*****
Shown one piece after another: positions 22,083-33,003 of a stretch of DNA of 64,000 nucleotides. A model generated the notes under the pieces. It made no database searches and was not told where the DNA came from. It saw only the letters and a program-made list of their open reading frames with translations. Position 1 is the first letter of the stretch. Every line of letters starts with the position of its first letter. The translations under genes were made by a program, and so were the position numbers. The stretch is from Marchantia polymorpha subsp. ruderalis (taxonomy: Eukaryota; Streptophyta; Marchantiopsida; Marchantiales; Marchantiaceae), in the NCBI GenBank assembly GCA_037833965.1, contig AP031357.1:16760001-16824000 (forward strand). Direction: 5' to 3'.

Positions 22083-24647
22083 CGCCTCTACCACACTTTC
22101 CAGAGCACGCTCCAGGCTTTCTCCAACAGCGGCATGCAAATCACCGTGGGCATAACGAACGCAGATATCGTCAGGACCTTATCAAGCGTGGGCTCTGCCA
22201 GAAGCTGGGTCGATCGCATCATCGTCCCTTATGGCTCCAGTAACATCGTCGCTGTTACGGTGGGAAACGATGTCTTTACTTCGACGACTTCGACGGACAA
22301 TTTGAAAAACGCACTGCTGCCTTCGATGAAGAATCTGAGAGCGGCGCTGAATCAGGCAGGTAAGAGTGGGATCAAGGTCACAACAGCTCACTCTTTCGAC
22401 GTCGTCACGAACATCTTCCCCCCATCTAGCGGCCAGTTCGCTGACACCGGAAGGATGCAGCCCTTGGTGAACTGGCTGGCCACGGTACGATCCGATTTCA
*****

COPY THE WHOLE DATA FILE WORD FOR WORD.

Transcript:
Shown one piece after another: positions 22,083-33,003 of a stretch of DNA of 64,000 nucleotides. A model generated the notes under the pieces. It made no database searches and was not told where the DNA came from. It saw only the letters and a program-made list of their open reading frames with translations. Position 1 is the first letter of the stretch. Every line of letters starts with the position of its first letter. The translations under genes were made by a program, and so were the position numbers. The stretch is from Marchantia polymorpha subsp. ruderalis (taxonomy: Eukaryota; Streptophyta; Marchantiopsida; Marchantiales; Marchantiaceae), in the NCBI GenBank assembly GCA_037833965.1, contig AP031357.1:16760001-16824000 (forward strand). Direction: 5' to 3'.

Positions 22083-24647
22083 CGCCTCTACCACACTTTC
22101 CAGAGCACGCTCCAGGCTTTCTCCAACAGCGGCATGCAAATCACCGTGGGCATAACGAACGCAGATATCGTCAGGACCTTATCAAGCGTGGGCTCTGCCA
22201 GAAGCTGGGTCGATCGCATCATCGTCCCTTATGGCTCCAGTAACATCGTCGCTGTTACGGTGGGAAACGATGTCTTTACTTCGACGACTTCGACGGACAA
22301 TTTGAAAAACGCACTGCTGCCTTCGATGAAGAATCTGAGAGCGGCGCTGAATCAGGCAGGTAAGAGTGGGATCAAGGTCACAACAGCTCACTCTTTCGAC
22401 GTCGTCACGAACATCTTCCCCCCATCTAGCGGCCAGTTCGCTGACACCGGAAGGATGCAGCCCTTGGTGAACTGGCTGGCCACGGTACGATCCGATTTCA